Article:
What you need to know:
- Francis Kavisu began with Sh30,000, which was used to buy potting tubes and training. He hired a casual worker.
- We The Trees nursery mainly propagates senna, grevillea, neem, acacia, croton, mellia and indigenous tree seedlings.
When he is not on duty as human resource officer with the Teachers Service Commission in Makueni County, he is tending to his seedlings and training locals on the importance of growing trees in Kitui.
Francis Kavisu is the founder of We The Trees, Community-Based Organisation (CBO), that has been advocating for planting trees, raising seedlings and donating to farmers’ groups.
“We the Trees was registered in 2017 and launched in 2019 to mark my mother’s first anniversary since passing on,” Kavisu says.
“The launch was presided over by current for East Africa, Arid and Semi-Arid Lands and Regional Development Cabinet Secretary Peninah Malonza, Kitui Senator Enock Wambua and Commissioner for Revenue Allocation official Ben Muasya, who were my mother’s friends.”
Kavisu says he has always been passionate about environment and women empowerment.
“Starting the CBO was to complement what my mother was doing as a community leader. She was the chairperson of NG – NGAAF Kitui from 2013 to 2017,” he says.
“As women groups were engaged in their ordinary activities, especially table banking, we introduced them to planting and growing trees in their homes.”
However, there was the problem of sourcing the seedlings. That is how the idea of starting a nursery for the CBO was born. The aim was to have a constant supply of seedlings.
Kavisu began with Sh30,000, which was used to buy potting tubes and training. He hired a casual worker.
“After establishing the nursery, I realised that many people wanted seedlings. I increased the number of tree seedlings from 25,000 to 60,000,” he says.
“At the moment, the nursery has more than 200,000 seedlings, translating to at least Sh350,000 in expenditure.”
The CBO has been donating trees to women groups every year.
“We have donated more than 285,000 seedlings. The remaining are sold to keep our nursery afloat financially,” he says.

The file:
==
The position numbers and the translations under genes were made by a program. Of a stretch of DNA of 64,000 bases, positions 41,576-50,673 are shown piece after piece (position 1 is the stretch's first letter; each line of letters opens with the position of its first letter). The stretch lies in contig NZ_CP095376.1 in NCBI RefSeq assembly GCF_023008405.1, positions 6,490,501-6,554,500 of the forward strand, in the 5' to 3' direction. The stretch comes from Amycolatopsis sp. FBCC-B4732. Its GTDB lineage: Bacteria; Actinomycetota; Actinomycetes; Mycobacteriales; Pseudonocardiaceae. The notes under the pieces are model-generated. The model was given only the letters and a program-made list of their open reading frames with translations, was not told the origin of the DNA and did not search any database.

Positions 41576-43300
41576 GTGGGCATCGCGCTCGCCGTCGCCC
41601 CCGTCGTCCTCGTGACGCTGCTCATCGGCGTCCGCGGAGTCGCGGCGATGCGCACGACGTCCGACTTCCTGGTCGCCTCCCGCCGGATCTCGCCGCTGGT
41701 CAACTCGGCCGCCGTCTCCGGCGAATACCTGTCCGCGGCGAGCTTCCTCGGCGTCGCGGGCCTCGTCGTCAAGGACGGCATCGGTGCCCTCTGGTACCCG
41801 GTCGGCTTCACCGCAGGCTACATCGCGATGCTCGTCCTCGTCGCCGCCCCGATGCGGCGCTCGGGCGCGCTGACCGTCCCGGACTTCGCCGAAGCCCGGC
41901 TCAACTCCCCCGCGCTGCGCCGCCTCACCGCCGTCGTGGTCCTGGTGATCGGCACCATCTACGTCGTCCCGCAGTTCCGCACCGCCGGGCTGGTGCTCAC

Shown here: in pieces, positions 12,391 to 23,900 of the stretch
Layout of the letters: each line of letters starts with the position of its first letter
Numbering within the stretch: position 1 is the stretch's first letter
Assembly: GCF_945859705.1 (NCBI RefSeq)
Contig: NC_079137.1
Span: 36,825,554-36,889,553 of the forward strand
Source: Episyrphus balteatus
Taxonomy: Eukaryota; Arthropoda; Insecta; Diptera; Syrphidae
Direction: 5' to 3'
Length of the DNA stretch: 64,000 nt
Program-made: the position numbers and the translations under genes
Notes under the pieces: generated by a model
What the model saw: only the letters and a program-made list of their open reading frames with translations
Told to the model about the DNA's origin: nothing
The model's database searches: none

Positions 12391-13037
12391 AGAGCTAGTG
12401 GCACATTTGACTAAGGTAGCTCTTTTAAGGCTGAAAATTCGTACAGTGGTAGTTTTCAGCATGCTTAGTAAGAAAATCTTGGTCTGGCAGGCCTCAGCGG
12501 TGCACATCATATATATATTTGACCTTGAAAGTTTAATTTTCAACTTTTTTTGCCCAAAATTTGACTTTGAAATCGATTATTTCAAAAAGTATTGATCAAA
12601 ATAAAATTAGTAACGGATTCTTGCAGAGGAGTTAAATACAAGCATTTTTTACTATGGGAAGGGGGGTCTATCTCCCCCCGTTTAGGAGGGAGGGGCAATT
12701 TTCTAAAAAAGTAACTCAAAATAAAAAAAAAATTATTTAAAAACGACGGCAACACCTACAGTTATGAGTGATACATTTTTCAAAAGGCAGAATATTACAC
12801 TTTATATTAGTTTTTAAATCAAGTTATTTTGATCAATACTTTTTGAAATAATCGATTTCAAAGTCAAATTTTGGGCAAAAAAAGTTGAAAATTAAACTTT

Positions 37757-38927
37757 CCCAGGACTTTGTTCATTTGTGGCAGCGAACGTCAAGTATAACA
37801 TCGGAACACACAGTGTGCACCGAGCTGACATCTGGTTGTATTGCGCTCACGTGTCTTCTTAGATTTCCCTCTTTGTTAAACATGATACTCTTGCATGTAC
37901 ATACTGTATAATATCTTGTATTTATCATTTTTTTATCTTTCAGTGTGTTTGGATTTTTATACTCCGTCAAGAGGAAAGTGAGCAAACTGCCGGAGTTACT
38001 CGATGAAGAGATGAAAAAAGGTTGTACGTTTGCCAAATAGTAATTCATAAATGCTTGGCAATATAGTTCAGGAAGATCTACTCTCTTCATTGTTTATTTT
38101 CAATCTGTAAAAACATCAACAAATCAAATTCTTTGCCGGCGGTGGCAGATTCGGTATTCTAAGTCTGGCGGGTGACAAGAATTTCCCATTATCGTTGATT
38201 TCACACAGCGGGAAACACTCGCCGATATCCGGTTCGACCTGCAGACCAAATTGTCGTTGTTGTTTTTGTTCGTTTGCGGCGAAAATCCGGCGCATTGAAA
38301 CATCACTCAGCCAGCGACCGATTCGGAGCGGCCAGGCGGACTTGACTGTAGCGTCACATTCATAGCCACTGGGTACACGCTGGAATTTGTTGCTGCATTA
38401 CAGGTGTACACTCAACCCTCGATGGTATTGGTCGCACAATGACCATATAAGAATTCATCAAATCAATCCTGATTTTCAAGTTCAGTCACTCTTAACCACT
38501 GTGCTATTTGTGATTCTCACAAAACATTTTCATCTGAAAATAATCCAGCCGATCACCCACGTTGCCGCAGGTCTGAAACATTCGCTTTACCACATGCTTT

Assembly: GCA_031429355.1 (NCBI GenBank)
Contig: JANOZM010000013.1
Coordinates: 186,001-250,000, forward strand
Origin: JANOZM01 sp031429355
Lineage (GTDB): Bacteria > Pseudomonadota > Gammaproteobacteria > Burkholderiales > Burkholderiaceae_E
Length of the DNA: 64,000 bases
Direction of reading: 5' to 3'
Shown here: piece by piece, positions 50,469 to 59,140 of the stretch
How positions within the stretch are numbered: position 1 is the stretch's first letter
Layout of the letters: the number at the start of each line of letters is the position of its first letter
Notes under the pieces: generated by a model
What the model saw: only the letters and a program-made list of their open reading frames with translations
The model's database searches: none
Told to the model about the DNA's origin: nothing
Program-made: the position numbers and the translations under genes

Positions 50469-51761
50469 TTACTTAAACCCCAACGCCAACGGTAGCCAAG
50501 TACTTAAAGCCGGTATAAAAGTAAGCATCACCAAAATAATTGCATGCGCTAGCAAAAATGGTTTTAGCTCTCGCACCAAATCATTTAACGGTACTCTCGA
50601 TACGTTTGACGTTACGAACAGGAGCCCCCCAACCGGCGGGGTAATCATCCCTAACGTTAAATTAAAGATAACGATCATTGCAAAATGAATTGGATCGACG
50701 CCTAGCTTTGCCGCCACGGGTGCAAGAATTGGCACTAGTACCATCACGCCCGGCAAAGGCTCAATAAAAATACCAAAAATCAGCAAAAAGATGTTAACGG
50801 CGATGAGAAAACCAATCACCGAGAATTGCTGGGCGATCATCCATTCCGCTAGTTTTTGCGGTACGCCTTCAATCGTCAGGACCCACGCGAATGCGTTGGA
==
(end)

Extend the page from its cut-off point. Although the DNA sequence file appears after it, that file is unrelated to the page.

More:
“About 30 women groups, representing 1,350 households are members of the group. It means five to 10 trees are planted in the 1,350 households every year. The leaders of the groups ensure the survival rate of these seedlings is 96 per cent. A record is kept to ensure that those whose trees die do not get seedlings in the next cycle.”
The seedlings are donated to groups and families in Kitui West and Mutonguni ward.
“We donate to other areas on request. For instance, we recently donated seedlings to Museve Catholic Shrine, several schools and churches. We also encourage organisations and individuals to buy seedlings from us,” he says.
The nursery is approximately 1.5 acres.
Kavisu says he consulted the Kenya Forestry Research Institute (Kefri) and identified trees that can do well in Kitui.
We The Trees nursery mainly propagates senna, grevillea, neem, acacia, croton, mellia and indigenous tree seedlings.
The CBO engages women and young people to collect and grade the seeds before buying them.
He says the nursery workers are trained and experienced in propagating healthy seedlings.
“During labour intensive activities, especially potting, we engage around 30 women for three to four days, each getting Sh500 a day,” he says.
The nursery has only two attendants on the other days.
Kavisu says the CBO invested in a huge tank, from which rain water is harvested. The organisation buys water in times of scarcity.
We The Trees has partnered with the International Tree Foundation to rehabilitate Mutuluni forest.
The biggest challenge is getting individuals or organisations to partner with the CBO to produce more seedlings.
“We are keen on water harvesting, especially sand dams, which are suited for dry regions,” he says.